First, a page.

In other words, I am humbly proposing replacing the grantwriting Vu Le described as only available to organizations that can afford to hire and employ professionals with a process any nonprofit can undertake. Think of it as democratizing the proposal building process where the Resource Coordinator in your organization engages others in the process of building this proposal.
Vu refers to one of the benefits of AI as “freeing up time to focus on what matters” including the repetitious aspects of going after grants thereby allowing staff to focus on service delivery and other tasks. As appealing as it may be to supplant the human-as-grantwriter (except to those many advertising their services to nonprofits) with the AI version, this calls into question the nature of the “other tasks” he mentions.
And we are back to what I am advocating wherein at the very least some of such tasks could and should involve a range of personal interactions orchestrated by the Resource Coordinator as essential to and while building this core funding proposal. I would also suggest that such interpersonal connections are valuable in and of themselves, AI notwithstanding.
As for such a proposal, it will be created, periodically updated, and used repeatedly to seek support for an organization's overall operations rather than the often-found situation where grant proposals are categorized and pitched to conform to a prospective funder's stipulations. Its versatility will also be apparent since the core proposal forms the basis for direct mail appeals and face-to-face meetings — bearing in mind that far more money to support nonprofits comes from individuals than through grants.
Finally, what makes this so practical for any nonprofit are my suggested format and steps by which the core proposal is built, both of which are steeped in common sense and intended to assure that the proposal reflects an ongoing concern for the quality of life among the people for whom the organization was created at its inception.
As you know this is a tough sell, given the weight of the, I’ll call it, grantwriting cartel and so-called conventional wisdom of acceding to funders’ requirements. And now, the blandishments of Artificial Intelligence.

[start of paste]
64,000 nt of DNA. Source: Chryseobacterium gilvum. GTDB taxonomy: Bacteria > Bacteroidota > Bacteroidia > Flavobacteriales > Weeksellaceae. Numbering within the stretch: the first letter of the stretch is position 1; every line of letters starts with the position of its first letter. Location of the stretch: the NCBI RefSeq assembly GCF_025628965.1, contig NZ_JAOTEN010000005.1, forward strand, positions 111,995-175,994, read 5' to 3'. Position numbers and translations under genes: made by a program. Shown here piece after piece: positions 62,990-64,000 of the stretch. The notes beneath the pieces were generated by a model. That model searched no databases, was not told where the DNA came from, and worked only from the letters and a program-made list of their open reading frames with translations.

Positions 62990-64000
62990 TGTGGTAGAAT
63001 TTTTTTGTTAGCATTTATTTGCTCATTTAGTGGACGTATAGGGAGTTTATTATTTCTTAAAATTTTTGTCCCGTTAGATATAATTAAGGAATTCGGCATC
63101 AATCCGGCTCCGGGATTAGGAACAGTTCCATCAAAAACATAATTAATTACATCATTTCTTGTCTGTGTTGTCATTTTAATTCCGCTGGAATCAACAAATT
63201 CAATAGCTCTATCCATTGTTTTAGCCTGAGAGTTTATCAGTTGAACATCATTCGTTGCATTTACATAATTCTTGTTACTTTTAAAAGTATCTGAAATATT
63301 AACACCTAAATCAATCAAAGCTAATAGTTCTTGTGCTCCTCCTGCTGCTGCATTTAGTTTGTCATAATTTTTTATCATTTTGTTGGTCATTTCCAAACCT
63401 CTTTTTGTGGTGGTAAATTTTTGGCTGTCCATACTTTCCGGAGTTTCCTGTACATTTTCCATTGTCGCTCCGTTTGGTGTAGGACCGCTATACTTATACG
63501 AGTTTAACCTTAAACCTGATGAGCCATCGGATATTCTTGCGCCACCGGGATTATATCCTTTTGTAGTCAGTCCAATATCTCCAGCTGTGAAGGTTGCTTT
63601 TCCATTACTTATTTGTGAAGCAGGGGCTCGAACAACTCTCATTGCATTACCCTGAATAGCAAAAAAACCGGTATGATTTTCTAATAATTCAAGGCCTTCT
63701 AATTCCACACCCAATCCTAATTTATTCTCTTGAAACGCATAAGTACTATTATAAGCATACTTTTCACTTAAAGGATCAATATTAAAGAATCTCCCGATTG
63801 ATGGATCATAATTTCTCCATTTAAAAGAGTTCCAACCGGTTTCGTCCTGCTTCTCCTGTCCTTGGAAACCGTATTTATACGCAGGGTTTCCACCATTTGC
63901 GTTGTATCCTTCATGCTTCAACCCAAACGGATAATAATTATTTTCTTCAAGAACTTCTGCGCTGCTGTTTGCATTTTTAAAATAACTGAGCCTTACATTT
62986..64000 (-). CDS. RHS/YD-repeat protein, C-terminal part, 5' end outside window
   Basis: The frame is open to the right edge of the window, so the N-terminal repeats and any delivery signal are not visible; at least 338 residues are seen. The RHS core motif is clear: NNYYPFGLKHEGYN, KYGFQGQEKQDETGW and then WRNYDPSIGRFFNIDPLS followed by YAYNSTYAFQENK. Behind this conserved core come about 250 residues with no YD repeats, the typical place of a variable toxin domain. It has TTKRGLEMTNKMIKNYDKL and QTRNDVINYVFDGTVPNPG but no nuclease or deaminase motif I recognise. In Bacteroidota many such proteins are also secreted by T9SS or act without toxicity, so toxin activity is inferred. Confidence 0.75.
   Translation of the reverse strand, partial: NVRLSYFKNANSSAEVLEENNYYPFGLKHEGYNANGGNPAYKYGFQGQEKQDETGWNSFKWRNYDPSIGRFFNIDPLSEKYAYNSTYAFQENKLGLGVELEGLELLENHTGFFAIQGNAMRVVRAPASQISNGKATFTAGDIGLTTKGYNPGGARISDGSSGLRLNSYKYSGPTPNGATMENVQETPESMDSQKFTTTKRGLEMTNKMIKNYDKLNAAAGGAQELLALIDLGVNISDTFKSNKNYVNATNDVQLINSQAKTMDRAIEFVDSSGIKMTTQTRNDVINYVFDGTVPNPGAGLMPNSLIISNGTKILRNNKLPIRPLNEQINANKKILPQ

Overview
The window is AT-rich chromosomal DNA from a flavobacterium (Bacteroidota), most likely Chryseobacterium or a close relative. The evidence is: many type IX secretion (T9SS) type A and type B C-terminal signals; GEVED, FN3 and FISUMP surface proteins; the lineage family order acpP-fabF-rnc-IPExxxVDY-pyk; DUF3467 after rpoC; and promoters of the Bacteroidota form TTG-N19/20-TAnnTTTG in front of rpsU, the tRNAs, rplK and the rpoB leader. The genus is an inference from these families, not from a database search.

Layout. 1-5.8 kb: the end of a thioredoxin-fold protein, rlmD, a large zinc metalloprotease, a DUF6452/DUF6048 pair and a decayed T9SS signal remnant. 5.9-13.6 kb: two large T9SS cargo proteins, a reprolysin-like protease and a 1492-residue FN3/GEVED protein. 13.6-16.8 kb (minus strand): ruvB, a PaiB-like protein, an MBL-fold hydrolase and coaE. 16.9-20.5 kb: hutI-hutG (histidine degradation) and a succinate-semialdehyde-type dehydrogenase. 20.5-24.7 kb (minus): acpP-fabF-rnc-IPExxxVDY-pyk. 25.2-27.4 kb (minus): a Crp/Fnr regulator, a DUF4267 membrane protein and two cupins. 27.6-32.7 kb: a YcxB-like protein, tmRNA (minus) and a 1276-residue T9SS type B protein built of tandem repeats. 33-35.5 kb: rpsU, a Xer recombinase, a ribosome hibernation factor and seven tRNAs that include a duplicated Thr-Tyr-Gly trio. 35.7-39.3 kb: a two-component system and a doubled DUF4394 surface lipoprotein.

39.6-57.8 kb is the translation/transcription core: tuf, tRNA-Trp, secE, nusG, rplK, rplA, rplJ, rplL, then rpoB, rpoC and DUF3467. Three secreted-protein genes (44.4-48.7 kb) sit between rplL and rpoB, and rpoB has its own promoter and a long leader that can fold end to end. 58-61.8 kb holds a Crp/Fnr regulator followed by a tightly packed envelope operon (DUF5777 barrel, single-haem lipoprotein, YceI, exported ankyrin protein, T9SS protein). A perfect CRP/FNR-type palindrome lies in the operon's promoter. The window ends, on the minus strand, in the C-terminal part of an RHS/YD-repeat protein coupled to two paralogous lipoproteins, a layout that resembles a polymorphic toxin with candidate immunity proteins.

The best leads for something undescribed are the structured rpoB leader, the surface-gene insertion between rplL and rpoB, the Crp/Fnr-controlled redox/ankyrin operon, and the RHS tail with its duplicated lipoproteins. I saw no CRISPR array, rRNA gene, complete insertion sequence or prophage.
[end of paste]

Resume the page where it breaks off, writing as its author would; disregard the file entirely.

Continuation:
Nonetheless, let me circle back to the original entry point of this article, the communication between my institutional counterpart and me, as previously mentioned, in the form of weekly recorded Zoom sessions for the last couple of months.
Her job now largely involves responding to Requests for Proposals (RFPs) and churning out what we agree are siloed applications that deal with one aspect of her organization's work irrespective of any connection to other equally urgent issues. These often come from public sector agencies brandishing legislatively generated dollars, the use of which is usually tied up by regulations. She also makes it her business to root around for funding opportunities that might fit the various program areas within the organization.
While maintaining such chores, she has agreed to take on the challenge of creating her organization's core funding proposal, emblematic of her eagerness to undertake a creative process that she is convinced will add to her considerable but tamped down skill set.
We’ve agreed to use our weekly recorded Zooms to go over what and how she’s doing to reach into her organization to generate input from others, using the mutually agreed-upon format for building a funding proposal in my book discussed in another Zoom meeting. These sessions will also allow us to see how practical our experiment is given her already considerable workload.
We’re looking into the possibility of changing the way an active nonprofit presents itself and operates. The core funding proposal provides an alternative to the embedded practice of chasing after resources for bits and pieces of the organization’s operations. And does so by telling the story of a resilient, multifaceted organization that understands the scope of its interconnected operations— thereby presenting prospective investors of any stripe the opportunity to put their resources into a mutually beneficial partnership with a fully functioning outfit.
If nothing else, we will have learned about what makes sense or not when trying to craft a core funding proposal, the one proposal, as Vu Le puts it. At this point it will be impressive if my in-house partner is successful in creating one for her nonprofit, let alone putting it into play. Meantime, I’ll be part and parcel of her efforts.
Stay tuned. More to follow as events unfold. I welcome any comments or questions about what we are up to.
Many who visualize and hold forth about nonprofits, do so without fully appreciating the breadth of such organizations.